Dry Socket Prevention


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A dry socket which, also called “alveolar osteitis,” is a painful dental problem that can happen after you take out a permanent adult tooth. When the blood clot at the tooth extraction site doesn’t form, move, or break up before the wound has healed, this is a “dry socket.” Most of the time, when you pull out a tooth, a blood clot forms at the site. This blood clot is a shield for the bone and nerve endings underneath it in the empty tooth socket. The clot also makes it possible for new bone to grow and for soft tissue to grow on top of the clot.

When the bone and nerves underneath are exposed, it hurts a lot, both in the socket and along the nerves that go to the side of your face. The socket gets swollen and may fill up with food particles, which makes the pain worse. A dry socket is the most common problem after a tooth is pulled, like when third molars are taken out (wisdom teeth). Pain from a dry socket won’t go away with just over-the-counter medicines. You can get pain relief from your dentist or oral surgeon.

How to Keep a Dry Socket from Happening

Following tooth extraction, a blood clot forms to safeguard the bone and nerve tissue. You should leave it in place until you have fully recovered from surgery because it aids in healing your gums. A dry socket usually happens when something moves or breaks up the blood clot in the socket. A dry socket can happen if the blood clot never forms in the first place.

Here are some ways to avoid getting dry sockets:

Do not Smoke to avoid Dry Socket

Avoid Straws

If you use a straw, the air and muscles in your cheeks may move the blood clot out of place. After your extraction, you shouldn’t use straws for a week.

Don't Smoke or Use Tobacco

People who smoke and use tobacco are much more likely to get a dry socket after tooth extraction. When you quickly inhale smoke, it can break up a blood clot. This is true for everything you smoke, not just cigarettes because chemicals in other tobacco products can make it hard to heal and cause infections.

Soft Foods

After surgery, you should only eat soft foods like applesauce, yogurt, and mashed potatoes for the first day. On the second day, you can try a little bit of heartier food, but if it hurts, you should return to soft foods. Don’t eat soup because it might make you spit, which could move the blood clot. Also, stay away from nuts, seeds, chips, and sticky foods that could get stuck in your socket.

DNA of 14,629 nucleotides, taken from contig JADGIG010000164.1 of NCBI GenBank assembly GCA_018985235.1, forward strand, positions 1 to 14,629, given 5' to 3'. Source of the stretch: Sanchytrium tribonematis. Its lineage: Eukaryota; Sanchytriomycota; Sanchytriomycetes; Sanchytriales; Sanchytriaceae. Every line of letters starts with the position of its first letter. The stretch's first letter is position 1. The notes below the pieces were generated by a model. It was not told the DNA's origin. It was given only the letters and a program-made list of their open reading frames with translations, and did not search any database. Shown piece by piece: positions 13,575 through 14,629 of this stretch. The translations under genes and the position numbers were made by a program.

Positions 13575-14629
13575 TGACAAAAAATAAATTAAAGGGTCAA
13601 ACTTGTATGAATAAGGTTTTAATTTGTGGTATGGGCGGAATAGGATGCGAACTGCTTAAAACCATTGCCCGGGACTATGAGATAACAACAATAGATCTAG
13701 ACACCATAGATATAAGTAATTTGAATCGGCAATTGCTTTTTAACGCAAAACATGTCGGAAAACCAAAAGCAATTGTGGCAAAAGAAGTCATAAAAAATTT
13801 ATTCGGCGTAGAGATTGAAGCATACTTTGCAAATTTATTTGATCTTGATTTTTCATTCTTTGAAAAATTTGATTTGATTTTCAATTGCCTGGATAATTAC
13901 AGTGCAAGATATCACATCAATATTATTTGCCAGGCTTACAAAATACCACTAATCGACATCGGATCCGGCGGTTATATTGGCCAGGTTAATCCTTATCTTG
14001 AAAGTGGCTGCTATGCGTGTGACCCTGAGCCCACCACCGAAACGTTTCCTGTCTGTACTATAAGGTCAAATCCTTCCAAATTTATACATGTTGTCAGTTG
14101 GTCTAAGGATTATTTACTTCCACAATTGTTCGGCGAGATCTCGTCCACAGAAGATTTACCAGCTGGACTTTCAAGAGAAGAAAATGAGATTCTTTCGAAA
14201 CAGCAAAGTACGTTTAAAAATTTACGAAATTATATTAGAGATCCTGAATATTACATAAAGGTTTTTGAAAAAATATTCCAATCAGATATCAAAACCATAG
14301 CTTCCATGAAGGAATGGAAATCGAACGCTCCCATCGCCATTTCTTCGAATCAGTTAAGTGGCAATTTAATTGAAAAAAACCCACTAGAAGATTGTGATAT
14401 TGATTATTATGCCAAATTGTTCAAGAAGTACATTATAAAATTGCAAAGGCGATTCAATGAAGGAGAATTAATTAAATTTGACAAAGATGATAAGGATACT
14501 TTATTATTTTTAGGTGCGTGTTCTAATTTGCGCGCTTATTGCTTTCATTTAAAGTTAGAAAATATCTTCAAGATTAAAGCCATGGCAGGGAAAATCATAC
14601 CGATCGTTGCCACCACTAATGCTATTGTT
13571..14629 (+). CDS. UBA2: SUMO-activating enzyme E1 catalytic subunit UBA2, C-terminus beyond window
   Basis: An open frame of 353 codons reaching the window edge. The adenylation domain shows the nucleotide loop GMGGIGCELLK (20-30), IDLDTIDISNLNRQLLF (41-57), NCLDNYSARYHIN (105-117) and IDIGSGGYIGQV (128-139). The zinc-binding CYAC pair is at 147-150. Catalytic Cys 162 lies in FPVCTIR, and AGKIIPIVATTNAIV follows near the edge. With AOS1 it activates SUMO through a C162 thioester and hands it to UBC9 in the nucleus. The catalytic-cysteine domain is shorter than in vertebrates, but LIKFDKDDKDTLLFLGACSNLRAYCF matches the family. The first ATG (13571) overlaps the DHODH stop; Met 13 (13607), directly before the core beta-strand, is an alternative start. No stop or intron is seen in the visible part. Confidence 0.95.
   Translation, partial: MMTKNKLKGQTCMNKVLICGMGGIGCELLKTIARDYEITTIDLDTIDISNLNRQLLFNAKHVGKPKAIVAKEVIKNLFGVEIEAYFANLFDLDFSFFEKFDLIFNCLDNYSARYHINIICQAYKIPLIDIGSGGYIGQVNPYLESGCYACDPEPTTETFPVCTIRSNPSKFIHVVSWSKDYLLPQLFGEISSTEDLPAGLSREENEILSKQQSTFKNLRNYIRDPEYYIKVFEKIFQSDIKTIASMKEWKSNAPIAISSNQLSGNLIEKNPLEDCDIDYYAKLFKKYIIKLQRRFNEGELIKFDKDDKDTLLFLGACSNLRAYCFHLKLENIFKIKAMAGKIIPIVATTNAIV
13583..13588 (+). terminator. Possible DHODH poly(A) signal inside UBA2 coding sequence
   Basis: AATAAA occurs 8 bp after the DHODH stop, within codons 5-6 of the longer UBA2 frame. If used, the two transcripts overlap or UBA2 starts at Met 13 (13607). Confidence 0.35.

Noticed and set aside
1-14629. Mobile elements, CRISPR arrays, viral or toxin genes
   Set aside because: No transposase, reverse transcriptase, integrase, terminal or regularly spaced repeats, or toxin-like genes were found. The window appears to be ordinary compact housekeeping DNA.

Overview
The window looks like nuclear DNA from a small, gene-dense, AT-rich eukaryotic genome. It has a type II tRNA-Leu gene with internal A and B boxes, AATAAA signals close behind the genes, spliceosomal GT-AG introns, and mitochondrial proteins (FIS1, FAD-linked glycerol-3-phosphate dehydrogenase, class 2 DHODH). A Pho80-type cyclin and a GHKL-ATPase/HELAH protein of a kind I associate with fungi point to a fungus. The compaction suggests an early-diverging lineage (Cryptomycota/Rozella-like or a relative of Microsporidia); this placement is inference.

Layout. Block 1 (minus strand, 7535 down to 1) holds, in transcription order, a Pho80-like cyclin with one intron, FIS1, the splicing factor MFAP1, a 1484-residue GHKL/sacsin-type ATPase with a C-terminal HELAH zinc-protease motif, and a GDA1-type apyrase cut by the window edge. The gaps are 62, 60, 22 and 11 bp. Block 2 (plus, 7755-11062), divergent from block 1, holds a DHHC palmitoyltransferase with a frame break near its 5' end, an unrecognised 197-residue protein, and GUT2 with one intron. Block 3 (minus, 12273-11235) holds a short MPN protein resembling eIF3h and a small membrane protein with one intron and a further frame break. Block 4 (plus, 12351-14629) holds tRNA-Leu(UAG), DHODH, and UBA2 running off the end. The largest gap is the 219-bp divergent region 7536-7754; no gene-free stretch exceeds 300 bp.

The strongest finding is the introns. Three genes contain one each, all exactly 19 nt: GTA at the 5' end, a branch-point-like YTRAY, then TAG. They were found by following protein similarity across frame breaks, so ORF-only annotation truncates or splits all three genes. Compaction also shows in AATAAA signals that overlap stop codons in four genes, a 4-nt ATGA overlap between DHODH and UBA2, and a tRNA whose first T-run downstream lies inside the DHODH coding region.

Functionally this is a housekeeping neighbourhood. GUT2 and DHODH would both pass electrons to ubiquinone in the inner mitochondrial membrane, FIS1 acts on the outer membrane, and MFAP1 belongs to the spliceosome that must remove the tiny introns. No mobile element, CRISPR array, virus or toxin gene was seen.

Proper Oral Hygiene

One of the most important things you can do to avoid dry sockets is to keep your mouth clean. Taking care of your teeth and gums helps prevent germs and infections from destroying blood clots. Ask your dentist what you should do to brush your teeth after surgery. They might tell you to rinse your mouth the first day and then brush your teeth very gently the next. You might get an antibacterial mouthwash from your doctor to use after surgery. Use gauze pads only when your doctor tells you to.

Symptoms of a Dry Socket

Normal pain after tooth extraction can include soreness and swelling. It should be manageable with painkillers you can buy over-the-counter, and it should be completely gone three days after surgery. If your pain worsens, you may have a dry socket. Since a dry socket exposes bone and nerve tissue, the pain can be sharp or cold. Some of the signs of a dry socket are:

  • Unbearable pain after surgery
  • Pain that spreads from the socket to the rest of your face and head
  • Bad breath or a bad smell in your mouth
  • Visible bone in the socket

If You Think You Have a Dry Socket, What Should You Do?

If you think you are suffering from a dry socket or are in a lot of pain after oral surgery, you should call your dentist right away. You can call ORIS Dental Clinics in Richmond Hill, Toronto. Many doctors have a service that will call an on-call dentist even after office hours. You can treat a dry socket. Your doctor might wash out the hole, put medicine in it, and give you painkillers. You should feel better immediately after seeing your doctor and continue to feel better over the next few days. Once your mouth and dry socket have fully healed, you can go back to doing normal things. There are a lot of different healing times, but most people feel better after a week.

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